Is Felix Hernandez Hurting?

Fresh off of the worst start of his career, Felix Hernandez is in the rundown for every baseball show on television. Often so far, the producer’s notes have asked the analysts to wonder if the team left their ace in too long, and what that means about the relationship between the player and his management and coaches. Here’s another reason to wonder if he was left in too long: is he hurting?

The science of injury detection and prevention is inexact to say the least. Otherwise our favorite pitchers would be having better luck staying on the mound than they are. But analyst Josh Kalk, before he was snatched up by Tampa’s Rays, once showed us that it might be possible to use PITCHf/x data to notice that a pitcher was in the injury zone: hurting before that pitcher himself would admit that anything was going wrong.

Using that same approach, it looks like the Mariners should have a sit down with their pitcher.

First, in table form, let’s look at the factors from the most boiled-down way possible: velocity and zone percentage. Velocity was cited as Kalk’s most important variable, and Noah Woodward found the same when he revisited the analysis. Let’s look at Hernandez over his career, in 2014, in 2015 as a whole, and the last three starts for comparison.

Key Injury Factors for Felix Hernandez
Period Velocity Zone%
Career 93.9 50.2%
2014 92.5 44.3%
2015 92.0 45.0%
August 92.4 47.0%
SOURCE: FanGraphs.com

Nothing stark here. But if you add in release point consistency, and look more closely at this season, things start to really pop.

Over at Baseball Heat Maps, Zimmerman has enshrined the Pitcher Injury Factors for our use. Run Felix Hernandez over the last two years, and you’ll see a different story emerge.

First, the King’s velocity has been down all year, and his in-season bump looks nothing like what he saw last year and falls short of the one tick on the gun pitchers are supposed to get between April and August.

ptf30dir1skta4q4svhp86itl7averagespeed

Perhaps Zimmerman’s zone numbers are drawn from Baseball Info Solutions’ zone numbers, because they look a little different. But those numbers mirror PITCHf/x both generally and specifically — and the game-to-game trends here are fairly clear: fewer pitches in the zone. (And a specific downturn after Hernandez rolled his ankle in a game on June first, as a few readers have pointed out.)

ptf30dir1skta4q4svhp86itl7zonepercentage

Lastly, we come to release-point consistency. His release points are generally less consistent then they were last year.

ptf30dir1skta4q4svhp86itl7differences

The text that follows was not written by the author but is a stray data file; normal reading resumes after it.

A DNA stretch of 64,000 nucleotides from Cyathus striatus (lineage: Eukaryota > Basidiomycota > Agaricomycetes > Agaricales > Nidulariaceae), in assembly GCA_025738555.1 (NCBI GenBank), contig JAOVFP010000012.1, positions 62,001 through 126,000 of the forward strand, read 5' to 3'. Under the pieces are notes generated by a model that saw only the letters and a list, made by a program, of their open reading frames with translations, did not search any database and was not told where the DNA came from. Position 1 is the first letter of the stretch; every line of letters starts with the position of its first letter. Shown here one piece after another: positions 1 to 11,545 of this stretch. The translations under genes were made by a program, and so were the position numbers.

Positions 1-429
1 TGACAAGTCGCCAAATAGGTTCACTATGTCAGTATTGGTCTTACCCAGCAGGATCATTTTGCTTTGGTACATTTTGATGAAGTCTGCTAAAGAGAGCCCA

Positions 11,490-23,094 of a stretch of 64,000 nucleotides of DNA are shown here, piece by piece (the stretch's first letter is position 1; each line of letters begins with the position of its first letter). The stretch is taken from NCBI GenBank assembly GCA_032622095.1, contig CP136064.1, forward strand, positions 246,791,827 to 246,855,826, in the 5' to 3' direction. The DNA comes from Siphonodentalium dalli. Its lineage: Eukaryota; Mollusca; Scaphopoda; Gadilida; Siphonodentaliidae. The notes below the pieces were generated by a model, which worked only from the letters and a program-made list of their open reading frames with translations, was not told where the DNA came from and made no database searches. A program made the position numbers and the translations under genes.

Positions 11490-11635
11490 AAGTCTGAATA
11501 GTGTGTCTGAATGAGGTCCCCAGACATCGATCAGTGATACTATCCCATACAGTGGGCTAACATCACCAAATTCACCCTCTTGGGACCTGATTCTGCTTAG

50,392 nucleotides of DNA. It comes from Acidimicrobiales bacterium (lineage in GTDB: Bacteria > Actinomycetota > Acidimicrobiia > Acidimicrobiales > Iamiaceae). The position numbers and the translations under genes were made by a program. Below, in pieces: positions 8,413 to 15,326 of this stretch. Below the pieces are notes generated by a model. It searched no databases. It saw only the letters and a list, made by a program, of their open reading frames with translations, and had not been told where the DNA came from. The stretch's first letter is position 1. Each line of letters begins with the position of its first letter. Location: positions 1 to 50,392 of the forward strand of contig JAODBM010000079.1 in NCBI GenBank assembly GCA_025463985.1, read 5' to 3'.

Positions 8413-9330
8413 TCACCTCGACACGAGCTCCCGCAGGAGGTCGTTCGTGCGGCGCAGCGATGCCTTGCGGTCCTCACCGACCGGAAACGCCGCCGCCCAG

And, even worse, those release points are less consistent late in the game.

ptf30dir1skta4q4svhp86itl7injuryindex

So maybe something worse than just normal aging is happening under the hood. It’s rare to see all four factors line up like this, and there’s enough smoke here to at least poke the embers to see if there’s a fire.

What’s worse is that, in that last start, these weren’t just embers. It was a roaring fire. Let’s revisit that table from above, but replace August with his numbers from the last start.

Injury Factors for Felix Hernandez (Including Last Start)
Period Velocity Zone%
Career 93.9 50.2%
2014 92.5 44.3%
2015 92.0 45.0%
Last Start 90.9 42.4%
SOURCE: FanGraphs.com

A few not-so-fun factoids about that Saturday game. That velocity is the fourth-worst single-game number of the year for Hernandez, right when he should see peak velocity. Only twice before in his career has he had a velocity this low after May 15th.

The release point was all over the place Saturday. When seen in aggregate, his vertical release point data was the 164th lowest of the 278 games for which PITCHf/x has data, so it wasn’t egregious. But look at the release point consistency graph above and you can see that it was a wild game.

Hernandez threw a four-seam fastball to Brock Holt for a strike in the second inning. That’s on the left. He threw a four-seam fastball to Alejandro De Aza for a strike in a third inning. That’s on the right. PITCHf/x says the release point on the second pitch — similar to the first in terms of type and outcome — was a whopping 6.33 inches lower.

FelixHoltReleaseFelixAzaRelease

Despite the fact that it looks like there are trends in the data and Felix Hernandez is showing the traits that injured pitchers have shown before, we won’t know until he tells someone or the team finds something. But there was definitely something going on Saturday against the Red Sox, and the team could easily have seen the velocity and release point issues Hernandez was having.

At the very least, the King was hurting that day. And he probably shouldn’t have faced another batter after he hit Pablo Sandoval and then allowed Alejandro De Aza to homer to make it 7-2 in the third inning. And not because of his emotional relationship with his manager.





With a phone full of pictures of pitchers' fingers, strange beers, and his two toddler sons, Eno Sarris can be found at the ballpark or a brewery most days. Read him here, writing about the A's or Giants at The Athletic, or about beer at October. Follow him on Twitter @enosarris if you can handle the sandwiches and inanity.

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Logan Davis
Member

Today at the Rangers ballpark Felix was moving around on a mini-Segway instead of walking. Earlier in the season, on a muddy mound, he tweaked his ankle and had an awful outing; it apparently lingered for a couple of starts. At this point I think the mostly likely outcome is that he’s pitching through a lower body injury.

Chris from Bothell
Guest
Chris from Bothell

Yep. June 1st. Safeco grounds crew didn’t get the roof closed in time and the mound was a mess. If you split his season stats as pre-June 1 and post-June 1 I think you can see an argument for that being the turning point (for the worse) for Felix’s season.